Crime and punishment Local arts groups recognize Russian atrocities, but won’t ban country’s cultural offerings

Vladimir Putin is conducting an invasion, not an orchestra.

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Hey there, time traveller!
This article was published 23/03/2022 (190 days ago), so information in it may no longer be current.

Vladimir Putin is conducting an invasion, not an orchestra.

It’s an important fact to recognize for those who believe the Russian president’s decision to send his army and countless missiles into Ukraine should mean any artist of the past and present with Russian ties be banned from stages around the world, including in Winnipeg.

The artistic ruins left behind wouldn’t be as tragic as those seen in pictures from Ukraine, but the removal of Russian artists’ voices from this year and yesteryear would be missed.

Removing them would be a task as fruitless as it would be foolhardy.

RUTH BONNEVILLE / FREE PRESS FILESThe Nutcracker is a beloved holiday ballet that uses the famous music of Russian composer Pyotr Ilyich Tchaikovsky.
To excise Russia’s involvement in the ballet world and its elegant history, for instance, would mean saying farewell to famous works that have become part of our culture.

Take Nutcracker, the beloved holiday ballet that uses the famous music of Russian composer Pyotr Ilyich Tchaikovsky. The ballet, and his music, has become as synonymous with Christmas as carols such as Silent Night and Jingle Bells.

It has been a December staple for the Royal Winnipeg Ballet, at the Centennial Concert Hall or on tours across Canada or around the world.

While choreographers have added many Canadian flourishes to the ballet over the years, Tchaikovsky’s famous music remains.

Other famous ballets, such as Swan Lake and Sleeping Beauty, which combined Tchaikovsky’s music with choreography from French ballet master Marius Petipa, are also among the world’s most popular ballets.

RWB tribute to Ukraine

The Royal Winnipeg Ballet presents Fast Forward, a selection of contemporary dances, Friday through Sunday at the RWB Founders’ Studio at 380 Graham Ave.

The company’s special musical performance is a tribute to the people of Ukraine that was inspired by the notes of a Ukrainian violinist playing during the initial bombardment of Kyiv on Feb. 22.

The Royal Winnipeg Ballet presents Fast Forward, a selection of contemporary dances, Friday through Sunday at the RWB Founders’ Studio at 380 Graham Ave.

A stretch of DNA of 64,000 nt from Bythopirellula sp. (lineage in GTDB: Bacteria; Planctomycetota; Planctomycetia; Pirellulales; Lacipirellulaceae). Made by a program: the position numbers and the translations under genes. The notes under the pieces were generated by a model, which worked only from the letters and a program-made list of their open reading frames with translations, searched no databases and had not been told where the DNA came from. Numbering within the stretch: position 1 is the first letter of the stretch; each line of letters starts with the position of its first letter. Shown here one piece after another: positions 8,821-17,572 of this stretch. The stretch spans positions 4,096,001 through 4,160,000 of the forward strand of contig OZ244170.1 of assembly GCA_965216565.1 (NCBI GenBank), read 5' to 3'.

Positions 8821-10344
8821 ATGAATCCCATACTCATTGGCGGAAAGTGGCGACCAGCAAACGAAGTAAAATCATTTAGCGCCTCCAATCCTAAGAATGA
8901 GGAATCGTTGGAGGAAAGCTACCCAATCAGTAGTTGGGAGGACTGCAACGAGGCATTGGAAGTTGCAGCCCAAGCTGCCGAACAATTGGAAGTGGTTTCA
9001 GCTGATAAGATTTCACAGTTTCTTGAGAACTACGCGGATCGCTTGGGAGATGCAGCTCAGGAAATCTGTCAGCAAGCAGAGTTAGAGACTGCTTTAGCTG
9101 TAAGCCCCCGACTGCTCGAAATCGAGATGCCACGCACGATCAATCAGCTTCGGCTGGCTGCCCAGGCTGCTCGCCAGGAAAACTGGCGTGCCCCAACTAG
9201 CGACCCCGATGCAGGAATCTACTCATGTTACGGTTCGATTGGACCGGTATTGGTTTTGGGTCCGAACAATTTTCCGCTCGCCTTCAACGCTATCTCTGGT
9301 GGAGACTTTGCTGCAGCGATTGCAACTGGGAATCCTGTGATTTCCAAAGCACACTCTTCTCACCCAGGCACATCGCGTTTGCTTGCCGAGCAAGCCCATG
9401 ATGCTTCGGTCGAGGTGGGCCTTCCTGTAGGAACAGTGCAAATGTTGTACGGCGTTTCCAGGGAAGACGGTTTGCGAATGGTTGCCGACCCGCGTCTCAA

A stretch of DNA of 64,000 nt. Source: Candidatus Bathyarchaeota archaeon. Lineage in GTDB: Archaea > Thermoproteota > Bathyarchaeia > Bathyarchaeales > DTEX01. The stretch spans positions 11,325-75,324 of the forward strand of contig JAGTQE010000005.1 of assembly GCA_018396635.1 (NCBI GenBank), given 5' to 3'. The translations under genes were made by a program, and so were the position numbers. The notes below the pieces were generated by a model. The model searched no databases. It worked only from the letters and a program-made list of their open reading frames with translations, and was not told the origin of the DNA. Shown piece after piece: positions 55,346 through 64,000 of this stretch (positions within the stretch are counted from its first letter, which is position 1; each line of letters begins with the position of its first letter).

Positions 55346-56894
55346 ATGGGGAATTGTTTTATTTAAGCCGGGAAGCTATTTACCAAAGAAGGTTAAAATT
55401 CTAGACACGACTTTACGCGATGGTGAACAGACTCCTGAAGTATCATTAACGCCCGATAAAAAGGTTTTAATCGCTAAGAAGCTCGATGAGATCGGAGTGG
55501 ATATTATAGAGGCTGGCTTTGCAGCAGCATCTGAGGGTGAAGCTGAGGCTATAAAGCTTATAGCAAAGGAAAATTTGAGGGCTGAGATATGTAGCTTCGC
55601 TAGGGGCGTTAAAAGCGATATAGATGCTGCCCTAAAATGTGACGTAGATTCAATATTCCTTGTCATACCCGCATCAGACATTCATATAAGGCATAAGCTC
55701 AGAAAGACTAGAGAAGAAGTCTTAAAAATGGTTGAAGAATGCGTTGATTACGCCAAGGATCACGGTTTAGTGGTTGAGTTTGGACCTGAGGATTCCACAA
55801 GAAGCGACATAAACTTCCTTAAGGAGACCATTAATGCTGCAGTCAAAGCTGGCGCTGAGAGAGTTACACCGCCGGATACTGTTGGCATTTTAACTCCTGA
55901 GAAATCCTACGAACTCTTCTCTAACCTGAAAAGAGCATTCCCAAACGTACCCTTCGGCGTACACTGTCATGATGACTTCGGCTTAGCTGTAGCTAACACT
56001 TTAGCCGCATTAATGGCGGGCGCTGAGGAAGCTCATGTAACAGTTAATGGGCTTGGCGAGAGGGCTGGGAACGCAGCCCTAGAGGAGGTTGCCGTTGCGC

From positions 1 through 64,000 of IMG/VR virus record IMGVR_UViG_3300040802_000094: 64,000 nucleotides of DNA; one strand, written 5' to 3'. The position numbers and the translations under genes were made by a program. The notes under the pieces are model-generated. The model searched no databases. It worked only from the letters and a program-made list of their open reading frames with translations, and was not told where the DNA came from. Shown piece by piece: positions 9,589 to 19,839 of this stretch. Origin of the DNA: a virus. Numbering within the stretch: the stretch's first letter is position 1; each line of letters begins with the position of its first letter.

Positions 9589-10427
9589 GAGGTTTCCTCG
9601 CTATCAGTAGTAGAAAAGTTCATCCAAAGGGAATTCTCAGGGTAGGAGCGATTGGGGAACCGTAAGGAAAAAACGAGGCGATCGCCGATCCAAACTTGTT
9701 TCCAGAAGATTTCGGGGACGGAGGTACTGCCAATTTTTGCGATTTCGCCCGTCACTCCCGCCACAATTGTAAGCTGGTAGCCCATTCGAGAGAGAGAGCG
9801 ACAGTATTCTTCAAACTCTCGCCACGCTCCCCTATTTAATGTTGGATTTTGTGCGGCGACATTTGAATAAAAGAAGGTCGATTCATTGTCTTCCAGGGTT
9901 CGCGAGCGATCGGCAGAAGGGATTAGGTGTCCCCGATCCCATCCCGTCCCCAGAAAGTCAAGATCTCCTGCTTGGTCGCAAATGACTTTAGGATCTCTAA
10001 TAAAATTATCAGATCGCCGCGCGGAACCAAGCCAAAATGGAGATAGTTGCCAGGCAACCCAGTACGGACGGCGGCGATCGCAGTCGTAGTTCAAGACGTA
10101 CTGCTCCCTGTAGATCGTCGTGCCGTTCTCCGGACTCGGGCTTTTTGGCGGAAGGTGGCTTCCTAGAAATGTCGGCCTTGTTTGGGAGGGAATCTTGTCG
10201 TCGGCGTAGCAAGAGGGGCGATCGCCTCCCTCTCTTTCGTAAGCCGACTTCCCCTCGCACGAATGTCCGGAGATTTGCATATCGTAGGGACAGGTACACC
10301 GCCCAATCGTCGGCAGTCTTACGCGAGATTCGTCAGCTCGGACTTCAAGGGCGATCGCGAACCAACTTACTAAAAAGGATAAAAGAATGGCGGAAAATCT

The company’s special musical performance is a tribute to the people of Ukraine that was inspired by the notes of a Ukrainian violinist playing during the initial bombardment of Kyiv on Feb. 22.

Illia Bondarenko filmed himself playing Verbovaya Doschechka, a Ukrainian folk song, in a basement shelter during the shelling. and the video inspired 94 Ukrainian violinists from 29 countries around the world to join in later in a YouTube video (wfp.to/violin) to raise funds for Ukrainian relief.

“It’s really touching what he did,” says André Lewis, the artistic director and chief executive officer for the RWB. “He’s this incredible violinist and then a whole series of other violinists said, ‘We’re joining with you because we want to show our support.

“’The best way for us to show our support for Ukraine is through our art form.’”

Tickets for the performances — Friday and Saturday at 7:30 p.m. and Sunday at 2 p.m. — can be purchased online at rwb.org.

”We don’t plan on not doing these works, because I don’t think Petipa (or Tchaikovsky) had anything to do with what’s happening in this terrible humanitarian tragedy,” says RWB artistic director and chief executive officer André Lewis. “Of course, it would be punishing our dancers if we don’t do these works and we don’t think that’s fair.”

Performances of another famous Tchaikovsky composition, his bombastic 1812 Overture, have been removed from programs in the United Kingdom and Japan, with some suggesting the composer’s celebratory commemoration of Russia’s 1812 defence against Napoleon — another European dictator with grand designs of conquest — wouldn’t be welcome in 2022.